- At a very elementary level, Faqbot makes your FAQ conversational, by simply connecting your FAQ page to their bot.
- Mentioned earlier, ManyChat (which is free) helps you create and run a Facebook Messenger chatbot. It will automatically message anyone who comments on your Facebook page.
- Botsify is a drag-and-drop chatbot creator for websites.
There are hundreds of AI startups offering plug-in interfaces. Read up on them, experiment, and learn. Most, because they are limited in their scope, are not especially powerful and may not appeal to the needs of large corporate brands. But they are a good place to start.
Enterprise-grade chatbots are typically custom-built, requiring bigger budgets and more IT support. The best bots include all or most of the following:
The Business Case is a No-Brainer
- Really good machine learning (it improves itself with experience)
- Integration across different channels (such as website, apps, social media)
- Seamless escalation to a human agent
- Simple but robust integration with legacy systems (CRM, e-commerce, inventory)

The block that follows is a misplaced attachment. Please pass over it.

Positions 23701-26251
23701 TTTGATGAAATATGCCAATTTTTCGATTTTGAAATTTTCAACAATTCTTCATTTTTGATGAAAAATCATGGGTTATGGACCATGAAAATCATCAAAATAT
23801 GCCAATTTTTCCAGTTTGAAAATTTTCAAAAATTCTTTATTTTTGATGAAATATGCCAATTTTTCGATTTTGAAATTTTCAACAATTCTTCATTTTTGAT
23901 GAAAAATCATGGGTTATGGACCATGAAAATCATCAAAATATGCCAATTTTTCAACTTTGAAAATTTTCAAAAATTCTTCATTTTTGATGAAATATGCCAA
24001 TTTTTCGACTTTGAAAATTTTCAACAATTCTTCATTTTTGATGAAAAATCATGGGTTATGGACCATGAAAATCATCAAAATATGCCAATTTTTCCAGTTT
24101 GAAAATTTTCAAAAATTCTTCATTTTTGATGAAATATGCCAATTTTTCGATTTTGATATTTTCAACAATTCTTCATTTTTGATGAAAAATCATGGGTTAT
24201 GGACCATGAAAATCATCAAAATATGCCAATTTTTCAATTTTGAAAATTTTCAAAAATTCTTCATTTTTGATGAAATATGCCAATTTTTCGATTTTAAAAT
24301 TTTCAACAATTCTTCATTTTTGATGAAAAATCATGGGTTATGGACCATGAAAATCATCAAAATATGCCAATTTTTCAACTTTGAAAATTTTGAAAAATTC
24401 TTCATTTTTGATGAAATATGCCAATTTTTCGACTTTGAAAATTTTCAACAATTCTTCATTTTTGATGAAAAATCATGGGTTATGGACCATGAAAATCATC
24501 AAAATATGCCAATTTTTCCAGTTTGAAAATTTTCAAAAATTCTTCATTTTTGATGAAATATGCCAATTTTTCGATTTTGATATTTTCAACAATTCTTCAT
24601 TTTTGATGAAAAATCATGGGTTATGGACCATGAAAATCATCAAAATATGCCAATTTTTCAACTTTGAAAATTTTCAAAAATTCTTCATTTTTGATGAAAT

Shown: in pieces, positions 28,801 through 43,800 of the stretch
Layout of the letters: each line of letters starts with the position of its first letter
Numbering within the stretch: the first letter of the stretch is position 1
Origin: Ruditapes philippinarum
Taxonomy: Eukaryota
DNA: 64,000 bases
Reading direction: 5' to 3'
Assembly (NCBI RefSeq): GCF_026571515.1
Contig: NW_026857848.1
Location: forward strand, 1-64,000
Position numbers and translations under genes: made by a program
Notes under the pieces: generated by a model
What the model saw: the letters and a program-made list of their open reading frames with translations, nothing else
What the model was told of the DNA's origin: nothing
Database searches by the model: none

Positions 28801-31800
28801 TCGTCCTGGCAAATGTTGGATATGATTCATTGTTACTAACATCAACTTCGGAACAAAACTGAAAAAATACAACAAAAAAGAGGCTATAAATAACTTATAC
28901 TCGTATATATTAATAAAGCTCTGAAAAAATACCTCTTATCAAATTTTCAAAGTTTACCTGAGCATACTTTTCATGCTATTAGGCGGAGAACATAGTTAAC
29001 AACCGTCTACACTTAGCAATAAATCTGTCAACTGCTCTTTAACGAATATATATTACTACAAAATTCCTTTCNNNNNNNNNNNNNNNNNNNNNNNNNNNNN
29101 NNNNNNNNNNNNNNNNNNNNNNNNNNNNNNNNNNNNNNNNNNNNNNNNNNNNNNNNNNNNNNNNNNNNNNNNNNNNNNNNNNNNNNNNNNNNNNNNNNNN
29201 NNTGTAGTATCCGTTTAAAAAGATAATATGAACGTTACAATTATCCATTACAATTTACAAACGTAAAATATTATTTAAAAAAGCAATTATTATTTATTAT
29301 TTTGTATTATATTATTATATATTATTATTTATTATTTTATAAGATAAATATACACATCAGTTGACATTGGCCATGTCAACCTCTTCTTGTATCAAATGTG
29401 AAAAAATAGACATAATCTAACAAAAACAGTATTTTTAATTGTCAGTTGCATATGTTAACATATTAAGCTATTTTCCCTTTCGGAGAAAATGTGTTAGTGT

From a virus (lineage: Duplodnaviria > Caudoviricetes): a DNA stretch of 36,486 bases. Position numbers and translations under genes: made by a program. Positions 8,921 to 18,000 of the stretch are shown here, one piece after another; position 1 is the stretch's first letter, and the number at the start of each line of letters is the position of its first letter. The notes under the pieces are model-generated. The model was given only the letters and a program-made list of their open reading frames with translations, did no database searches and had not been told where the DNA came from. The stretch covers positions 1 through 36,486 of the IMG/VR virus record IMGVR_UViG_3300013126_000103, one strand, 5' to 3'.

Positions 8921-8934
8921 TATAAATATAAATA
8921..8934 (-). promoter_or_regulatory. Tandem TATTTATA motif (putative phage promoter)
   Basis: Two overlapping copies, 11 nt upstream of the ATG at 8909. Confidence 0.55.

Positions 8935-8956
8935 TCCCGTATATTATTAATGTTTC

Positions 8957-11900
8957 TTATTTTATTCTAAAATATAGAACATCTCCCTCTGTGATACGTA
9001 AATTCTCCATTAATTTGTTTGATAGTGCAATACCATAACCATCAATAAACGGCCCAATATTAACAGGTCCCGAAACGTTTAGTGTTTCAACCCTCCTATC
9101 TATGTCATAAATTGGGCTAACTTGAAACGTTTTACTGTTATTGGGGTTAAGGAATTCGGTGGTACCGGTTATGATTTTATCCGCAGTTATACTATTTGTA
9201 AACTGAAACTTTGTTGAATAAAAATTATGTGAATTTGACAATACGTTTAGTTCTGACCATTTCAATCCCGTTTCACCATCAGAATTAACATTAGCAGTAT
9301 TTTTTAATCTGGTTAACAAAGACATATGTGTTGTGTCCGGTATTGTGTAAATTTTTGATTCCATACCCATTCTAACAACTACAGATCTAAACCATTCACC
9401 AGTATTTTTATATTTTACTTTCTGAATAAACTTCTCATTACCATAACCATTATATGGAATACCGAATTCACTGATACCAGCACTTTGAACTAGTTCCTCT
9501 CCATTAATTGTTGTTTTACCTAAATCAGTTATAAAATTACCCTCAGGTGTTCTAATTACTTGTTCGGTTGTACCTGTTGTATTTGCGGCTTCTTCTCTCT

- A perceptive intent engine which knows from each customer’s engagement history and current context what the customer is trying to achieve
- Natural language processing, ideally multilingual
- Robust reporting and analytics
- Good security, authentication and privacy protocols to protect customers and corporate systems
Enterprise-grade chatbot providers are less numerous than simple bot providers. In addition to AWS and IBM, some of the more prominent include 7, Ipsoft and Nuance. But more emerge every day.
The business case will normally hinge around CRM savings, customer retention, and sales conversion. US rail company Amtrak has a bot called Julie. Julie handles half a million queries a year and saves $1 million in annual call centre costs. She also increased travel bookings by 25% and closes sales which on average are 30% higher than the sales made by human agents.
Within two years AI will disrupt the jobs of one million phone-based customer support agents (Gartner Group). Much of that will be happening through conversational interfaces in messaging apps. But the impact of conversational AI and bots goes well beyond call centres. They will become core drivers of sales and customer loyalty, and will be integral to our perception of each brand’s UX.
If you want your brand to stay relevant and gain efficiencies at the same time, it is imperative that you craft a conversational interface strategy and start experimenting today.
Originally published in Medium